Are you introducing new technology to your home this holiday season? Whether you are giving a new smart phone, tablet, computer, or gaming system, these decisions can be a little scary. At times, it seems like you are inviting the world into your home—and into the hearts of your children. If you are anything like me, you have a love/hate relationship with technology—we love that we could go out to dinner and give our preschoolers a LeapPad to entertain them, but we hate how they now think every meal needs to include a device. We love how a tablet entertains our kids on a long drive, but we hate how they feel even a short drive across town requires some form of entertainment. We love how phones help us keep track of our independent teens, but we hate that the phone now seems to be glued to their palms 24×7.
I recently read the book Screens and Teens by Dr. Kathy Koch of Celebrate Kids. I initially started reading it in an attempt to find the golden egg to turn off my son’s screens and turn on his love for other things. What I found was a renewed understanding of the benefits of technology in his education and social interaction with the outside world. Along with this renewal, however, I also became more keenly aware of the inherent dangers in unhealthy digital habits. Twenty years into the technology explosion, there is clear evidence that habits developed early in life carry into adulthood, and there is a strong correlation between addictions to technology and the likelihood of other addictions.
While it is our natural inclination to block, lock down, and lock out as much as possible, it is clear that we are not doing our kids any great service by taking this approach. As parents, our job with technology, as with most things, is to teach them how to use it in a healthy and respectful way—beginning with the very first interaction. Working with several families in our ministry, who have kids ranging from preschool to college, we have made a list of recommendations to help you wade into the waters of technology.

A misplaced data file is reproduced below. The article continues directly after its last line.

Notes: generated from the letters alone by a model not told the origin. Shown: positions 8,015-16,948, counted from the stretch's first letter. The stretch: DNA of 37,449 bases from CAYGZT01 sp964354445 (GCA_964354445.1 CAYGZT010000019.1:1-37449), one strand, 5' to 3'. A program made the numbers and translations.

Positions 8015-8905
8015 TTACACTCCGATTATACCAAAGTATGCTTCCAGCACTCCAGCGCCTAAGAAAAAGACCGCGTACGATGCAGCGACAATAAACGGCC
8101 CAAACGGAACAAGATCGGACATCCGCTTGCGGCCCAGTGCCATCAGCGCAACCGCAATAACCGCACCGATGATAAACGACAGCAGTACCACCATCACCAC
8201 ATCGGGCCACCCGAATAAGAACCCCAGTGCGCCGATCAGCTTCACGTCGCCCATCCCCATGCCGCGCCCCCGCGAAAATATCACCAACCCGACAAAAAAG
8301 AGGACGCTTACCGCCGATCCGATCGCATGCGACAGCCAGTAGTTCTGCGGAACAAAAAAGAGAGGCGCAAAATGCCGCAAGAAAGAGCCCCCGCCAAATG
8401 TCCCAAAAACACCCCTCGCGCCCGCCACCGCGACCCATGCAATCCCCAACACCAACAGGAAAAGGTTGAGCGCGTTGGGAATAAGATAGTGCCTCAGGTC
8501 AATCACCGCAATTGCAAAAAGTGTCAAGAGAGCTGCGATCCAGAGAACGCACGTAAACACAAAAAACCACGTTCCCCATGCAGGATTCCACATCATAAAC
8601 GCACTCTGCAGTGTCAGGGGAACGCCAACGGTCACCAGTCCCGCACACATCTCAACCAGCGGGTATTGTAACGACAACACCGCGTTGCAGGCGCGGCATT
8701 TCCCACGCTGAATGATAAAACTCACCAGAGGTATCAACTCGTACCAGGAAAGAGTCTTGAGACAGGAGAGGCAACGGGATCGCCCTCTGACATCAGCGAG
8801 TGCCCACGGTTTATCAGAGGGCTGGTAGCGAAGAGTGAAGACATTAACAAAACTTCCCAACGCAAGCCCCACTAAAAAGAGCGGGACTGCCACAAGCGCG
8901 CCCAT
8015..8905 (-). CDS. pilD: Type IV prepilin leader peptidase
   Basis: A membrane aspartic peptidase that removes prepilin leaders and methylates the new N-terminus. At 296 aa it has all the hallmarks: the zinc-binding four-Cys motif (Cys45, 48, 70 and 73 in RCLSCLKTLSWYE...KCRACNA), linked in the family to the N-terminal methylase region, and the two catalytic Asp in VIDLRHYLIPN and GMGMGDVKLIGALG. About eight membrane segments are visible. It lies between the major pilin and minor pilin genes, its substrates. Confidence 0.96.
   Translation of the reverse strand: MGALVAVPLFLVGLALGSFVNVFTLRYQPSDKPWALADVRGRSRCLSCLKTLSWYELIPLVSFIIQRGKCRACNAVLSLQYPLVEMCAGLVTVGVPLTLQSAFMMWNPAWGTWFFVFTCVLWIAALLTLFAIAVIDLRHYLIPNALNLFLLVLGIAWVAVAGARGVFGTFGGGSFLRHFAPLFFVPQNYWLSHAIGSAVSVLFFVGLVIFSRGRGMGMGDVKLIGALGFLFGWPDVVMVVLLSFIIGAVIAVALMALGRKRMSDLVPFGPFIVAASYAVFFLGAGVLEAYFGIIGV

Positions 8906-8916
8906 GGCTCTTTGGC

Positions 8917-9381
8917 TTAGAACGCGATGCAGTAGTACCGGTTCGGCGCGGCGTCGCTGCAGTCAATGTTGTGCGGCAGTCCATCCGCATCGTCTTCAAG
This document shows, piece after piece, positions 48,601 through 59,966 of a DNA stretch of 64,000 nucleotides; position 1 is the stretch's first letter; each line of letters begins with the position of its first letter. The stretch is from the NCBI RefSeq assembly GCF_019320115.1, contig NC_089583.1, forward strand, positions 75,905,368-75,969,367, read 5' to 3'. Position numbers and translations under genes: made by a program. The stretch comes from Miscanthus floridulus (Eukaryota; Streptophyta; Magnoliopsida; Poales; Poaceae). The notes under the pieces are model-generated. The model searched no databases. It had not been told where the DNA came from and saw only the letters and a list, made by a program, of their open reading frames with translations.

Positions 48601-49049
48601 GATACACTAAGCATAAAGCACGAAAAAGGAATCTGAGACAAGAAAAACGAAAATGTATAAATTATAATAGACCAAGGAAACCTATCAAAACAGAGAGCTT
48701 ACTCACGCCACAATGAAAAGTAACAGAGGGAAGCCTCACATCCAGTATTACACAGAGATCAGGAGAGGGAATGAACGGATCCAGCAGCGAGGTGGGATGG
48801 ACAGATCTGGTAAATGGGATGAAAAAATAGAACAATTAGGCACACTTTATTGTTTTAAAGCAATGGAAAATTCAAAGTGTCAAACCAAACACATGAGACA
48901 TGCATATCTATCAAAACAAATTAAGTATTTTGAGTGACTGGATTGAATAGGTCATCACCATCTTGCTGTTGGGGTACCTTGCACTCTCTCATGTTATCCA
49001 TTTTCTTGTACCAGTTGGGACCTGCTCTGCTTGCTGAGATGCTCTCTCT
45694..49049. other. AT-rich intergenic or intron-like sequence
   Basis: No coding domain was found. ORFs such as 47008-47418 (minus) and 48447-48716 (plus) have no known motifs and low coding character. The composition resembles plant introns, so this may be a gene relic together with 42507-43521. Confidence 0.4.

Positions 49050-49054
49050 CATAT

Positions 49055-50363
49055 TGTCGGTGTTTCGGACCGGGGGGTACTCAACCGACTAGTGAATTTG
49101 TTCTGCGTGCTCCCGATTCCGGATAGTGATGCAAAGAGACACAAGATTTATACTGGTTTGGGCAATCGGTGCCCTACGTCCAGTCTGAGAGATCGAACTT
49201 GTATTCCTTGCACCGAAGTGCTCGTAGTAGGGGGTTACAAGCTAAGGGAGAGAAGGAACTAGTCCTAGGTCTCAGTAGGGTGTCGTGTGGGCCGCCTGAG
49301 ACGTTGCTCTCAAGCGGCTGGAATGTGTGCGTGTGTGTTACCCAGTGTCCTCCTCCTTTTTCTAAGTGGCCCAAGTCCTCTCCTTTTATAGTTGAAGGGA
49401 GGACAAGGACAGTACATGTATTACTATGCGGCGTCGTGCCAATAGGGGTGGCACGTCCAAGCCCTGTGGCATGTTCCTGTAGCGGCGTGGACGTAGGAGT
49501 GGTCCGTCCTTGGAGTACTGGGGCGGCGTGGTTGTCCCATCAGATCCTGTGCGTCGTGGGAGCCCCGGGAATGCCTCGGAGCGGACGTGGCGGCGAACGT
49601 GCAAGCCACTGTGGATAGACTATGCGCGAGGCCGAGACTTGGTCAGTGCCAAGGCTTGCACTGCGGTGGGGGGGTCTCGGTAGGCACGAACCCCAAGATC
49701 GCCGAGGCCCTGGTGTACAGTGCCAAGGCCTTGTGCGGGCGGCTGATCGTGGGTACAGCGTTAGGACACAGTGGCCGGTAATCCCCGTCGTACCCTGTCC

First, when you introduce new technology in your home, establish the rules of engagement at the same time. It may seem like a buzzkill to say “Here’s your new phone, and here is the family contract.” But our parent group can share war stories over how they gave their kids a phone and then later wanted to impose stricter rules; trying to play catch up down the road only makes the situation worse. We recommend a family phone contract such as this free printable you can download here.
Many parents in the group also have some pretty common rules that seem to work in most homes:
*Phones need to be off and plugged into the centrally located family charging station by 9 p.m. each evening
*No phones, tablets, or computers allowed in the child’s bedroom—technology should only be used in public spaces
*No technology during dinner or family time
*Parents need all passwords regardless of the application